I’ve enjoyed your book so much. After recommending it to friends, I’ve also reviewed it on my blog: http://www.readwithenthusiasm.blogspot.com. (Jan. 27, 2014) Thanks for allowing all of us to live in Big Stone Gap, if only in our dreams.
Thanks, Barb! I enjoyed the blog!
Wendy, I am only on p. 16 of your book, and I have already planned a trip to visit the bookstore!! I also need to ask you about my Billy Whiskers books (I have 24)–like, would you be interested in buying them? If not, could you tell me where a good market for them might be?
Billy Whiskers? I’m not familiar but let me know when you’re coming and we can talk strategies.
Wendy, I had the privilege of sitting next to you at an Bookmarks event in Winston Salem a few months ago. Been deep in the process of building the LAST HOUSE EVER ever since so just now writing to thank you for being so nice in person, as I thought you would be after reading your book. We discussed a writing project of mine and you said having the right agent was the key to getting published. Do you share the name of that agent?
Hi Marcia – I can give you the best advice ever for getting the right agent, because the right agent is different for each person. Go to a bookstore and look at books that are like yours. (First subset of good advice: if you can’t identify the genre or audience for your book, no agent in the world will talk to you.) Read the acknowledgements section of these books and look for the names of their agents. Get online and find out if they accept unsolicited queries, and what their guidelines are. Query 10 at a time. This really, really does get you the right agent for you.GOOD LUCK! Let us know how it goes, eh?
My husband bought me your book at the Goodwill store in Burlington, Iowa, for 44 cents–normally 88 cents for used hardbacks, but half-price that day! Rarely have I been so touched or felt so strongly that an author and I are “sisters under the skin.”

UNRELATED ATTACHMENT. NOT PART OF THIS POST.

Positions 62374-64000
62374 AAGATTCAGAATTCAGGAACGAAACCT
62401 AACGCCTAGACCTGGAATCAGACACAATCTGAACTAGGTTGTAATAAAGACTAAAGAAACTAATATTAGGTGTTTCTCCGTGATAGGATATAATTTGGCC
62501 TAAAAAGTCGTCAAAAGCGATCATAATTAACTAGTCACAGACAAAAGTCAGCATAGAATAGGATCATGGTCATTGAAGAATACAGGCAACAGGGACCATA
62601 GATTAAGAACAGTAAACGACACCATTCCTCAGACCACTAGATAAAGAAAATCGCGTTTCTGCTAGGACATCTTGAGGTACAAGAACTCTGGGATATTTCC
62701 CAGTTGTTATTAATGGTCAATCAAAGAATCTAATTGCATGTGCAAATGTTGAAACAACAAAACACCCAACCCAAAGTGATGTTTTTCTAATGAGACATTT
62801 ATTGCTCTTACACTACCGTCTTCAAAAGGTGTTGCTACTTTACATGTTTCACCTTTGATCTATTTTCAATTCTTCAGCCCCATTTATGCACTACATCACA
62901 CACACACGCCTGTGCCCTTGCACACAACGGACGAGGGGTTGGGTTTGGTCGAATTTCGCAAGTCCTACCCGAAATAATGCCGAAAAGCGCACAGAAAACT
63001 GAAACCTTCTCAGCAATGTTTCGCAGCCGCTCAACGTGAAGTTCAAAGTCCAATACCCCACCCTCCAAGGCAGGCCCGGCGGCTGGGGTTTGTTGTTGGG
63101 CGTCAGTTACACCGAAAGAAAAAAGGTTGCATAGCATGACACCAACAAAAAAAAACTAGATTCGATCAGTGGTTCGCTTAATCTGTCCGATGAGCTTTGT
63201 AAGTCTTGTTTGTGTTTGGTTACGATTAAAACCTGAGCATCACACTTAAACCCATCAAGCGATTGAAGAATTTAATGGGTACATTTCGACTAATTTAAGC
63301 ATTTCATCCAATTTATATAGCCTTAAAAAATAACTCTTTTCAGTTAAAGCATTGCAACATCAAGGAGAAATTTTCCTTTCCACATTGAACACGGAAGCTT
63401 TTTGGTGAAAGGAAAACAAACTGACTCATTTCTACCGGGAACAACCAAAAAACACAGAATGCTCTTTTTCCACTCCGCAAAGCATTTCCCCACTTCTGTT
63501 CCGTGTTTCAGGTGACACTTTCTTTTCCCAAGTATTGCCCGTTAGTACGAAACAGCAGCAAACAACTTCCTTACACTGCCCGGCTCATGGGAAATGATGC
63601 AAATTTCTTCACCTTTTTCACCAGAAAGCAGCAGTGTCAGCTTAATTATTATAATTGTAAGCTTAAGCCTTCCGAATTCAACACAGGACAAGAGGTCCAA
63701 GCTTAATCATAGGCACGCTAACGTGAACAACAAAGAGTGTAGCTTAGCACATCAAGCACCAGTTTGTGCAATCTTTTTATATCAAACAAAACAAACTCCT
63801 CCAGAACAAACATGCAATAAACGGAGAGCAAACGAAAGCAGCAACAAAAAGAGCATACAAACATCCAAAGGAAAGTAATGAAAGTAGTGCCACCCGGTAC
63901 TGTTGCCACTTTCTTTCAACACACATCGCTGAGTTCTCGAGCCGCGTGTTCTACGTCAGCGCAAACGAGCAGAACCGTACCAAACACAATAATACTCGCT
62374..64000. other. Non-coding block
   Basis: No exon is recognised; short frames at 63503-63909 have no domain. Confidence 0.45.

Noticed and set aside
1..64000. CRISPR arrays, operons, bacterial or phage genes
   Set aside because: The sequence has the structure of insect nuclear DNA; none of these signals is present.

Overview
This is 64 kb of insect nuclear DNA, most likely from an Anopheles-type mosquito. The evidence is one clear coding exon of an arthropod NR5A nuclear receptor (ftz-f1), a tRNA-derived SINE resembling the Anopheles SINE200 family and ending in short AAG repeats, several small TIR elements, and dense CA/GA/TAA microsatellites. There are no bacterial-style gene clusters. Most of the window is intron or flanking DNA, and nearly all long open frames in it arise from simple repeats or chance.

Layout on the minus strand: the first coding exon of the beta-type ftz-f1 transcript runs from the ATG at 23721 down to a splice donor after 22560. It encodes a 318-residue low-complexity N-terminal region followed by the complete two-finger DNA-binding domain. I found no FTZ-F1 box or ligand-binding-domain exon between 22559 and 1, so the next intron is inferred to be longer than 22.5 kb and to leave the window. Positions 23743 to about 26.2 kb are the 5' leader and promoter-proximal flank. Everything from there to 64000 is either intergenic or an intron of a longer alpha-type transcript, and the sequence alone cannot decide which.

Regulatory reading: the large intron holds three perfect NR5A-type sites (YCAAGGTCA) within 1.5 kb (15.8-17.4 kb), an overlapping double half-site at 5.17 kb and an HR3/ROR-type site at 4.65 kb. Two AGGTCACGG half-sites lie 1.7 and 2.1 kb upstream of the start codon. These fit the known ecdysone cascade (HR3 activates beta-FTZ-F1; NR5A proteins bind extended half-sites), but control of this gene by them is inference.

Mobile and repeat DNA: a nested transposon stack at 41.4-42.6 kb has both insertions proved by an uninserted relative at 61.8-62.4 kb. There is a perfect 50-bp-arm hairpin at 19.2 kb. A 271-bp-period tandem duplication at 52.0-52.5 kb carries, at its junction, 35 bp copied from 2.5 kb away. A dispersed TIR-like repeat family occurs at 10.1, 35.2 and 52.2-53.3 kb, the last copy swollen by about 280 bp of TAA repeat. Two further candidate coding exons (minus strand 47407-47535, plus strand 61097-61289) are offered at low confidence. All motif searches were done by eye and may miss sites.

At the age of 57, I am finally opening my/our own bed and breakfast, for the same reasons you and Jack opened your bookstore. Many would say it’s in the wrong place–in a tiny town far from any metropolis–but we believe it will fill not only the real need for overnight accommodations in a warm, beautiful, lovely place, but also the need for a great third place in our little community of Farmington, Iowa. The porch is 10 x 35 and surrounded by trees and flowers, only a block from downtown. One of only two restaurants closed two weeks ago, so people need somewhere to meet friends, have coffee and conversation (and house visiting relatives), and perhaps play the baby grand just inside the front door. And yes, our house will be filled with books, in every room! We know it will evolve in the way it should, and for the first time in my life, I’m so EXCITED about my work! Like you, I never again want to “rent the place inside my skin” to anyone else. What a delight and source of great encouragement your book has been to me! My hope is that my husband and I will be the instruments for adding joy, laughter, and love to the lives of many. For us, it will be more than enough. Please come stay with us at “The Collins Bed & Breakfast” anytime after we open in late September (352-278-3191)–absolutely FREE, of course.